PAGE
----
'That's it: Biography of a Buick]' he exclaims: he has his story.
And Morris has his novel, for, essentially, The Biography of a Buick is feature journalism with knobs on. Characters, too, but, more importantly, a procession of historical icons at which they can gawp: it is 1957 and Marilyn Monroe and Joe DiMaggio have just got married, Disneyland has just opened, Ike and Mamie are on ticker-tape parade, atom bombs are being tested in the Pacific, and Superman and The Flash are being hoarded under adolescent beds up and down America.
Morris's fictional characters face stiff competition. As the novel opens Ted Mackay, the Buick General Manager in Detroit, is about to embark on an affair with one of his designers, in an attempt to find out who on the production line has been leaking designs to their main rivals, Plymouth.
The production line is being further scrutinised by a journalist, Morey Caan, who has put on hold his attempts to expose Eisenhower in order to pursue his Life commission. Plugging his mole on the inside of the Buick factory for all the latest shop-floor intrigues, Morey exclaims: 'Jeez, sounds like Washington.'
As that 'jeez' suggests, much of the significance of The Biography of a Buick depends on having a journalist present to remark on it, which perhaps explains the fact that by page 67 three major characters have been revealed as aspirant writers. As it does in Tom Wolfe's fiction, the press gallery works as a sort of instant significance amplifier. When a Buick chief defending his position on Ike's cabinet comes up with the ingenious defence that 'what was good for the country was good for General Motors - and vice versa', Morey is on hand to think, 'What a gem]', thus driving the connection home on behalf of lazy readers everywhere.
You can see the young Wolfe going to town on this story - a portrait of American sass and status through its car wars. In 1957 the Buick achieved record sales and its day-glo hues suffuse the book: hot pink and jet black, gobs of chrome flung down the sides, the key to its attraction being that 'it looked as if it was always in motion'. And, like many of the historical icons that lurk in the novel's background, streaking toward obsolescence.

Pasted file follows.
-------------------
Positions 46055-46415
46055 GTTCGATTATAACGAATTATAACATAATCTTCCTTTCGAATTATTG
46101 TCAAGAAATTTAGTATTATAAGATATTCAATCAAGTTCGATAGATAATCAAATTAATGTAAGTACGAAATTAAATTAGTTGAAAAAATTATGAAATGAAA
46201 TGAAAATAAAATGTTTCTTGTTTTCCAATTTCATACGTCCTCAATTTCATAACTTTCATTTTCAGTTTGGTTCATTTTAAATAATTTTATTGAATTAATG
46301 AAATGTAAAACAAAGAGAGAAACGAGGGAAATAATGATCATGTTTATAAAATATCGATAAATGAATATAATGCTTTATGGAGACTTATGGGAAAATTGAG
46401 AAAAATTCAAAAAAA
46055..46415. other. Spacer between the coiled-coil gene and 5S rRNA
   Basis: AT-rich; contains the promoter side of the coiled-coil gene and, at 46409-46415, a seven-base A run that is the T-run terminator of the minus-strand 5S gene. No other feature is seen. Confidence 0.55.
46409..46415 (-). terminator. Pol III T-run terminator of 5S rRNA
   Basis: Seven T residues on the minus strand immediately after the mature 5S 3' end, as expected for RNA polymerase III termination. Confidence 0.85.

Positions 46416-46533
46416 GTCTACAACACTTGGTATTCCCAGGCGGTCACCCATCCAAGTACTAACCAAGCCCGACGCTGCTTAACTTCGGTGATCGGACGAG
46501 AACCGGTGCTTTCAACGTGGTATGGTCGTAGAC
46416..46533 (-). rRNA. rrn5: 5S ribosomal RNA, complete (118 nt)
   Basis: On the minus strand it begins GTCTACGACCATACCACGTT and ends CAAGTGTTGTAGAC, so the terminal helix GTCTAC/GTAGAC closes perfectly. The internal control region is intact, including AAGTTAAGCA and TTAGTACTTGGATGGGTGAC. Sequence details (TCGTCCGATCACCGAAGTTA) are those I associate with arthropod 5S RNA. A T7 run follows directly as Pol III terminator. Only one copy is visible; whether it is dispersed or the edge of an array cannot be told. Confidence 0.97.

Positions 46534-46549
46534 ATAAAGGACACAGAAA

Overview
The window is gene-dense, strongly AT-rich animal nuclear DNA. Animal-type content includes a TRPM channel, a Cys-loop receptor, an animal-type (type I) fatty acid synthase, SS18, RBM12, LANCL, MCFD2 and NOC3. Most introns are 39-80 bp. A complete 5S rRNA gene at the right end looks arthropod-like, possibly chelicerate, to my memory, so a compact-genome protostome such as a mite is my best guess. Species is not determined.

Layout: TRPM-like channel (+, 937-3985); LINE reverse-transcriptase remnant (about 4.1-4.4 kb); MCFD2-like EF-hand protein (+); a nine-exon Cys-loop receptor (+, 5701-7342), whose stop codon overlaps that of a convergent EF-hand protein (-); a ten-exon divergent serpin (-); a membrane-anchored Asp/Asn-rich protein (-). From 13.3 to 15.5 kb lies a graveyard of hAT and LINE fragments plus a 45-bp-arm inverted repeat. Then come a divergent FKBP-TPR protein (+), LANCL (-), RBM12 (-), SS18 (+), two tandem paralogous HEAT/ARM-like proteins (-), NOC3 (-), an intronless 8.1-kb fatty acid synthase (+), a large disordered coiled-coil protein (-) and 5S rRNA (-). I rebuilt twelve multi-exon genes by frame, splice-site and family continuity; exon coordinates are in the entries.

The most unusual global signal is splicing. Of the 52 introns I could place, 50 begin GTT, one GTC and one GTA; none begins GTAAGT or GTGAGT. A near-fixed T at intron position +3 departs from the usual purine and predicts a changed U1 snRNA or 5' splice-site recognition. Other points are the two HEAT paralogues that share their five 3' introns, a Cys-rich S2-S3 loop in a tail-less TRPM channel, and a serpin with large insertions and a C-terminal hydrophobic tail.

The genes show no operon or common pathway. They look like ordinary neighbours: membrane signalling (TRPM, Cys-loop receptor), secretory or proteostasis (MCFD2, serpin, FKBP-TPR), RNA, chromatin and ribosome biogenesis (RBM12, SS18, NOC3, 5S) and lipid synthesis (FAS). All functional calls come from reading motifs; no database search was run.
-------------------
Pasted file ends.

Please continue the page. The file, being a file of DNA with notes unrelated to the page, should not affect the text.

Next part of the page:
The problem is that in the latter half of the novel the factory conspiracy plot, the marital affair and the impending threat of Morey's hatchet job are all put on ice while Morris's fascination with historical decor comes to the foreground, to intrusive effect. A Buick employee, for instance, wanders into a local record store owned by a young black entrepreneur, who describes his remarkable idea of merging black and white music for the mainstream. It's Berry Gordy. And who should be leafing through the records? Another young black with a fine falsetto voice, Bill Robinson, who goes by the name of . . . Smokey.
You soon get the hang of this. Some quiet, dark-haired guy moping in the front seat of a car? Kerouac. And if some character remarks to a father 'your son is a hell of a singer', that father's surname has to be Presley. It doesn't really matter who says this because by this stage Morris's characters have become simply the foils of historical destiny, the sorts of people who in biopics walk out of a new restaurant complimenting the owner on the thickness of their shakes, only to reveal, as they depart into the night, a big makeshift 'M' arching over the door.
This is fun for a while, but by the time the emigre Russian professor is wheeled on to deflower somebody's young wife in the back of a Buick, these literary jump- starts serve only to illustrate how stalled Morris's own narrative motor has become. Less of a Buick, more of a Morris Minor.Reuse content